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Hoffmann, R. A wiki for the life sciences where authorship matters. Nature Genetics (2008)

Release of acetylcholine to raise insulin secretion in Wistar rats by oleanolic acid, one of the active principles contained in Cornus officinalis.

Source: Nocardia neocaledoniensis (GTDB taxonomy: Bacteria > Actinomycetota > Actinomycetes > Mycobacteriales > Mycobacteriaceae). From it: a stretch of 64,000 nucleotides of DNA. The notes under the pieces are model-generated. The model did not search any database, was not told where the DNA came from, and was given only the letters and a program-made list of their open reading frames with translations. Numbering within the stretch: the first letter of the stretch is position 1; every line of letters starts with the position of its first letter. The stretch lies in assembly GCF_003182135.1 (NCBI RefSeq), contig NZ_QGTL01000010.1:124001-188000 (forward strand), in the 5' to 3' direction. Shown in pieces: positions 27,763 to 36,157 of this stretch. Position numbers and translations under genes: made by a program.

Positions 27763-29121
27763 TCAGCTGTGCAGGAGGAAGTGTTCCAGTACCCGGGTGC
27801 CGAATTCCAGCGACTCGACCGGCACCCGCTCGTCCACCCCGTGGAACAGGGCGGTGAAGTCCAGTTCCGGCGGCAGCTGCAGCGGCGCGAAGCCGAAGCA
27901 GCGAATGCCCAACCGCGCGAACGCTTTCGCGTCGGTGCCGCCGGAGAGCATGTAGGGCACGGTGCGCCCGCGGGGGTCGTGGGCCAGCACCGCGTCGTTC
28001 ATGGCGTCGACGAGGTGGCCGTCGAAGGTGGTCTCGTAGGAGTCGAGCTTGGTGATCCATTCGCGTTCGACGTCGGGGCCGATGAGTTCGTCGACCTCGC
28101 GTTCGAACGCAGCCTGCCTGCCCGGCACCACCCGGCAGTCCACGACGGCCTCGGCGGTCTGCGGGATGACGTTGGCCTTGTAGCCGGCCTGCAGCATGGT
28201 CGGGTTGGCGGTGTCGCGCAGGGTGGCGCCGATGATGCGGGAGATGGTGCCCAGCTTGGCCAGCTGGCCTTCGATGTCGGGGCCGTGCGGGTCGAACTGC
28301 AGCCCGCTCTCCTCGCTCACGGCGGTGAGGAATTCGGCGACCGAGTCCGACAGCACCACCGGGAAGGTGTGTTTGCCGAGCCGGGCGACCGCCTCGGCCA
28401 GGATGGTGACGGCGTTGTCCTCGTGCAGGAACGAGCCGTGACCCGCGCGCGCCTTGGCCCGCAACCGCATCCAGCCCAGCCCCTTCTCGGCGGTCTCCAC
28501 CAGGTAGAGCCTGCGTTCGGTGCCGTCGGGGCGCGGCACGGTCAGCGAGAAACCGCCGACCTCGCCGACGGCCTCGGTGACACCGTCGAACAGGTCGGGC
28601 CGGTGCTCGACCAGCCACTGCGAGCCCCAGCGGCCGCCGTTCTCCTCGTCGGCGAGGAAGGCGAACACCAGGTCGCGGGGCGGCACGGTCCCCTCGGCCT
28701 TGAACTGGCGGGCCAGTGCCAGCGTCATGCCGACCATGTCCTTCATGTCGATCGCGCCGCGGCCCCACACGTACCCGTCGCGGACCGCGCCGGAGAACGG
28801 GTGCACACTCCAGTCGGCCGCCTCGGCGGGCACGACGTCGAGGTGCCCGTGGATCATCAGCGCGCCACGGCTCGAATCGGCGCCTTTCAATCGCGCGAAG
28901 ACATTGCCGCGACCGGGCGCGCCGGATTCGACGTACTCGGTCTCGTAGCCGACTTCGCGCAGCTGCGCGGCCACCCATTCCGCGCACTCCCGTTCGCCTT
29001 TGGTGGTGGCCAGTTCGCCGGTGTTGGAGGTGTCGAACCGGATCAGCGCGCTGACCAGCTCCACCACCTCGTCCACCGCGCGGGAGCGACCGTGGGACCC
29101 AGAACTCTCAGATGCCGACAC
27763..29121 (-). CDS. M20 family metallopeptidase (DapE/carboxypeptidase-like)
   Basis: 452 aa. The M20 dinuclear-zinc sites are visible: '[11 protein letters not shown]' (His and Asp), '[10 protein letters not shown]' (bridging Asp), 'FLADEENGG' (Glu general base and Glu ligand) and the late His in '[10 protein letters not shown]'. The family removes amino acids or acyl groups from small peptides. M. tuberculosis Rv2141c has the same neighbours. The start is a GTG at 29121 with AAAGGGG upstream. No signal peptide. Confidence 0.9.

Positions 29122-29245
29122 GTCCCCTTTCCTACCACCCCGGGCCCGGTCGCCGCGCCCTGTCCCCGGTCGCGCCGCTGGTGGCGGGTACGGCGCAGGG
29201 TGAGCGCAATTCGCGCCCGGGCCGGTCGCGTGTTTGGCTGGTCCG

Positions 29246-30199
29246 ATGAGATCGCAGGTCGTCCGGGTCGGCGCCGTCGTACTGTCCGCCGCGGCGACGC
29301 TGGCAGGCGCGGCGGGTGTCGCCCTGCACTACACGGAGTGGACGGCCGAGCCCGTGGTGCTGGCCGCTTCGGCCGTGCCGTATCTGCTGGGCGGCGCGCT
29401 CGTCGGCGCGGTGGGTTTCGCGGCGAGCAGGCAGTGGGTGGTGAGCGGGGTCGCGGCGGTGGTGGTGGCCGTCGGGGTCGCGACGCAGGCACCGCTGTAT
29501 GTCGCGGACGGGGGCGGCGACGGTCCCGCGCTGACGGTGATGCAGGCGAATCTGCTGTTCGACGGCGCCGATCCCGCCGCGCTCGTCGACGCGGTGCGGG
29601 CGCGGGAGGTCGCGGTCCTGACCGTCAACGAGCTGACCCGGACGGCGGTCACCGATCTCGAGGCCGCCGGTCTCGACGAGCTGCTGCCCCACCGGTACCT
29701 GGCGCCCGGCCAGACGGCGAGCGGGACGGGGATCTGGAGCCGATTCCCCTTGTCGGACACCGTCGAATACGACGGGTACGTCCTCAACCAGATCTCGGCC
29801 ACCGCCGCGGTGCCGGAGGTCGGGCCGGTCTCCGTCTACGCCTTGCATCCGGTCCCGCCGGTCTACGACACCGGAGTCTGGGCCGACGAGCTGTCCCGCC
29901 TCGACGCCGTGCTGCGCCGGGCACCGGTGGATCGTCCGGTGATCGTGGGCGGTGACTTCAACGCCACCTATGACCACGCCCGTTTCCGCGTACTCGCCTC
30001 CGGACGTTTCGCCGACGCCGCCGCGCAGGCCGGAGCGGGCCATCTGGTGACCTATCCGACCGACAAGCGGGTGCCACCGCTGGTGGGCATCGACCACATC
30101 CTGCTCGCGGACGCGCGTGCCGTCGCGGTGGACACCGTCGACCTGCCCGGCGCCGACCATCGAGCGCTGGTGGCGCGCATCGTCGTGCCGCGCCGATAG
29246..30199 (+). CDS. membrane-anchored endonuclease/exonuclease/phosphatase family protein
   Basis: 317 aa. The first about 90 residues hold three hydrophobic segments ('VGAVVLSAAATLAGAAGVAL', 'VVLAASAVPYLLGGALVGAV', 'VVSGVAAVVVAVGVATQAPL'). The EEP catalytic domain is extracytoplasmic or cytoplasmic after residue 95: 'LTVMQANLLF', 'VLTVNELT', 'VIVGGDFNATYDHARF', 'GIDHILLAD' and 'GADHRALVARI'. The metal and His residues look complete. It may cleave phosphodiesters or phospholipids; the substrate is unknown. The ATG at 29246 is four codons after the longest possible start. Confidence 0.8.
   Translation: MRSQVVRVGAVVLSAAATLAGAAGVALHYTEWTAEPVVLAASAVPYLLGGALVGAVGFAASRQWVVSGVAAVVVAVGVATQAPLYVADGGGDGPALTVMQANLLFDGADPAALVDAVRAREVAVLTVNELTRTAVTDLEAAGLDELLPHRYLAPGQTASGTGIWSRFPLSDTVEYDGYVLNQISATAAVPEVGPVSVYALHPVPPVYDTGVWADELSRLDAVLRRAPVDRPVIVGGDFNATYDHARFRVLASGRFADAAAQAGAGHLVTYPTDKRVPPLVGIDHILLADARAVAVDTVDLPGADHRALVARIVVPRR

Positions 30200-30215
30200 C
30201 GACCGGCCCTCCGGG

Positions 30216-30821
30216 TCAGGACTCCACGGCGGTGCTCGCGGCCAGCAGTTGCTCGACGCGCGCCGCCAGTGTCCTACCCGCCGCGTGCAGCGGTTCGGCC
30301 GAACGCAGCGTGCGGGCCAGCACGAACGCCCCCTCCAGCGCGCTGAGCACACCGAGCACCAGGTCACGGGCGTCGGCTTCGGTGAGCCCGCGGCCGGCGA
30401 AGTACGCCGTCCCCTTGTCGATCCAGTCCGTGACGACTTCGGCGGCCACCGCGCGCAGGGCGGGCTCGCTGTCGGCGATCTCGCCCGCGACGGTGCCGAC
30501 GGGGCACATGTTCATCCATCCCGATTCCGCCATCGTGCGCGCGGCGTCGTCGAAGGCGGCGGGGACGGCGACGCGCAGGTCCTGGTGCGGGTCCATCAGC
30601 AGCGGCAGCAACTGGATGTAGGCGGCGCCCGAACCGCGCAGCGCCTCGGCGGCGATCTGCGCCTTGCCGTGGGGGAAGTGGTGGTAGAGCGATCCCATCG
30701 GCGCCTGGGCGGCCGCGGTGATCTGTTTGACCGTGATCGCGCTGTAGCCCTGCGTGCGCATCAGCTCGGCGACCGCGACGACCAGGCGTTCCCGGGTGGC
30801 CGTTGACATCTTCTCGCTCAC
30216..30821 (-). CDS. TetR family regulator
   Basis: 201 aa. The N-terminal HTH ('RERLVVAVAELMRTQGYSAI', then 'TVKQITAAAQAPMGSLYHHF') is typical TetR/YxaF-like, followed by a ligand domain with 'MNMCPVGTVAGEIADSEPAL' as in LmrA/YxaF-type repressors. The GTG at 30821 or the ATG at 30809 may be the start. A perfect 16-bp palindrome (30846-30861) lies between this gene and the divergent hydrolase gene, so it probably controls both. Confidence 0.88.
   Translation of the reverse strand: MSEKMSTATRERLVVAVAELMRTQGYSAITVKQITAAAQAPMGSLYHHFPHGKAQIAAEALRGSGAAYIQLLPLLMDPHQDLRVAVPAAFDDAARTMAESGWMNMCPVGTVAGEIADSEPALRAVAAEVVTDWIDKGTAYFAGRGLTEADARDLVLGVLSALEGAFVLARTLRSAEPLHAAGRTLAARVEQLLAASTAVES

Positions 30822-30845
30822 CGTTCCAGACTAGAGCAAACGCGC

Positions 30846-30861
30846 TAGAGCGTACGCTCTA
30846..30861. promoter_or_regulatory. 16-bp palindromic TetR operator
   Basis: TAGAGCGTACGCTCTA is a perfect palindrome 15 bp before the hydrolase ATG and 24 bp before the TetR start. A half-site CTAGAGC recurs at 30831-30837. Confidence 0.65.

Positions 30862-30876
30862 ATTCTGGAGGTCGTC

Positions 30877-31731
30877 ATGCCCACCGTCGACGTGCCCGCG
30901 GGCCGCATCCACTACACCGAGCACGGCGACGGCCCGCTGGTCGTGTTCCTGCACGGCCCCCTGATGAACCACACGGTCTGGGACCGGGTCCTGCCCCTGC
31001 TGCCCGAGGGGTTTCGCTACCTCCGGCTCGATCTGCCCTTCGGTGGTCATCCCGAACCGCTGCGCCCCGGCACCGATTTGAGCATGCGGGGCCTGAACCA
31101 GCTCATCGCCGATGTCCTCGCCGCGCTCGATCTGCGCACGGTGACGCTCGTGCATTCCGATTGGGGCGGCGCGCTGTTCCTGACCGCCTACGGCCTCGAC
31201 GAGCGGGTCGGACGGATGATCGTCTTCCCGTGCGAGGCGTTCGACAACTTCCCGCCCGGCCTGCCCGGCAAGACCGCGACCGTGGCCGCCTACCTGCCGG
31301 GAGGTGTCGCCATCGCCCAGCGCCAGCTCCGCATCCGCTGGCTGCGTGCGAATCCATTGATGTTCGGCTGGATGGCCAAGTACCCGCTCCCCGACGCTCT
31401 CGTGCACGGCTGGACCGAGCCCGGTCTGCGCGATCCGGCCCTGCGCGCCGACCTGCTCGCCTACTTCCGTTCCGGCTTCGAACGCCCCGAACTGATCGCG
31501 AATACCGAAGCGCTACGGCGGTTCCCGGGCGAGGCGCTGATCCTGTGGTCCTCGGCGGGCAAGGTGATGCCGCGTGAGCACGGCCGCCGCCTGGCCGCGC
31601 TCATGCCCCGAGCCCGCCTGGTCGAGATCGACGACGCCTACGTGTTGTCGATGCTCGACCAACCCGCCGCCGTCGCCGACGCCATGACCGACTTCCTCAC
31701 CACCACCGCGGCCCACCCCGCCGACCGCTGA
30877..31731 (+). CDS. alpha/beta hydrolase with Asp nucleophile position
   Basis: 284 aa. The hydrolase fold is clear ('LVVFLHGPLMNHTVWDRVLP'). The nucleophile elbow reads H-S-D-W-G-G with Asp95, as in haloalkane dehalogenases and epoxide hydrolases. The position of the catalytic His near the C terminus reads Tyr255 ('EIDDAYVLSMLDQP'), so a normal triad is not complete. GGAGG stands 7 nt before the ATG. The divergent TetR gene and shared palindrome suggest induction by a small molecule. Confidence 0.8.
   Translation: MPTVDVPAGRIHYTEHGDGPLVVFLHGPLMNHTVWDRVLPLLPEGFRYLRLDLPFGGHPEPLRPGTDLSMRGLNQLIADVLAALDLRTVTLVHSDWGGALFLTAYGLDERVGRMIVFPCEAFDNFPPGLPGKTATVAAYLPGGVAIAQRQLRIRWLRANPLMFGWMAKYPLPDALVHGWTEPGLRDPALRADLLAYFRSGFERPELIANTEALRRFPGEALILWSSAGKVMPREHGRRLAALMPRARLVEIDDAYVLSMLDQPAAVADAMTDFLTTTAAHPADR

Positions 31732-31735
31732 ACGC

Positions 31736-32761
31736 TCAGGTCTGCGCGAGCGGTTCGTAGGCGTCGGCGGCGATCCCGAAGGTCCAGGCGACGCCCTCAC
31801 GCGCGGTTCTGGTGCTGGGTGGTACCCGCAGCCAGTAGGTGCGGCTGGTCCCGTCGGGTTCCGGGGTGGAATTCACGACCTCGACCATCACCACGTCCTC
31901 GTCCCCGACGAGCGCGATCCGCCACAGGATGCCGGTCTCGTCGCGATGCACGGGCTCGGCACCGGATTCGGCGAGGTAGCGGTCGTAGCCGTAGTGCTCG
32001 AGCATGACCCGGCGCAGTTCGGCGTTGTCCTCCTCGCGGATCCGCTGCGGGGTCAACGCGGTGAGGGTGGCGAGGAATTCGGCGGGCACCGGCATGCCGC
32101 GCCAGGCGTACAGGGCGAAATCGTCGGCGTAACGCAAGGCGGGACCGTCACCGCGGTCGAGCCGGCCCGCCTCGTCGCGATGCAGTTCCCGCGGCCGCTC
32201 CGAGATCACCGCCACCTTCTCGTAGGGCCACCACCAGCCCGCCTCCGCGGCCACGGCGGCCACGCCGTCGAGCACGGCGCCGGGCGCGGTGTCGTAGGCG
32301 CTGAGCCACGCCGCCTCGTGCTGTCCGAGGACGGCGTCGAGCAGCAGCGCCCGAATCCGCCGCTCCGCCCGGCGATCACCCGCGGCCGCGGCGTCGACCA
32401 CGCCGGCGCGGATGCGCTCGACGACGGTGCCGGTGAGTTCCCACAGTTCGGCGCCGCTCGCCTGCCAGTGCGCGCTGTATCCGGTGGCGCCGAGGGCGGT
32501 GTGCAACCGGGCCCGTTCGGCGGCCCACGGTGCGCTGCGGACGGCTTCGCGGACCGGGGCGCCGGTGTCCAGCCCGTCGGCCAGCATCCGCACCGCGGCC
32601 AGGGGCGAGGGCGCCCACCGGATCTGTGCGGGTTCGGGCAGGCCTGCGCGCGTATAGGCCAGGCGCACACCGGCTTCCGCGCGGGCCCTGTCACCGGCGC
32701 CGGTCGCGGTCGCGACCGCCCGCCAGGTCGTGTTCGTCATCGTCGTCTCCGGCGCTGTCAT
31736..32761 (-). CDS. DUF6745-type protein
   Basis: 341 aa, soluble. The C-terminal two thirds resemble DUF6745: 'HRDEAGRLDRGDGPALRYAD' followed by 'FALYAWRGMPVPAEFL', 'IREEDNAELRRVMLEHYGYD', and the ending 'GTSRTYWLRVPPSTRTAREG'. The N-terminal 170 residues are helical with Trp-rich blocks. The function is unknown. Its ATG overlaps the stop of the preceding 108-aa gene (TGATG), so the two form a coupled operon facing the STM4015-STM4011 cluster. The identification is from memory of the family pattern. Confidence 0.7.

The plasma glucose lowering action of fruits of cornus (Cornus officinalis), the major active constituent of Die-Huang-Wan, has been documented to mediate acetylcholine (ACh) release, which in turn to stimulate muscarinic M(3) receptors resulting in the enhancement of insulin secretion in rats with functional pancreatic beta-cells. The present study was conducted to investigate the effect of oleanolic acid, one of the active principles of cornus fruit, on the release of insulin in rats. After an intraperitoneal injection into the fasting Wistar rats for 90 min, oleanolic acid decreased the plasma glucose in a dose-dependent manner in parallel to an increase of plasma levels of insulin as well as C-peptide. Moreover, disruption of synaptic ACh using an inhibitor of choline uptake, hemicholinium-3, or vesicular acetylcholine transport, vesamicol, abolished these actions of oleanolic acid. Also, physostigmine at concentration sufficient to inhibit acetylcholinesterase enhanced the actions of oleanolic acid. Both the plasma glucose lowering action and the raised plasma levels of insulin and C-peptide induced by oleanolic acid were also inhibited by 4-diphenylacetoxy-N-methylpiperdine methiodide (4-DAMP), but not affected by the ganglionic nicotinic antagonist, pentolinium or hexamethonium. The results suggest that oleanolic acid has an ability to raise the release of ACh from nerve terminals, which in turn to stimulate muscarinic M(3) receptors in the pancreatic cells and augment the insulin release to result in plasma glucose lowering action. Thus, oleanolic acid is one of the active principles responsible for the increase of plasma insulin produced by cornus fruit in rats.[1]


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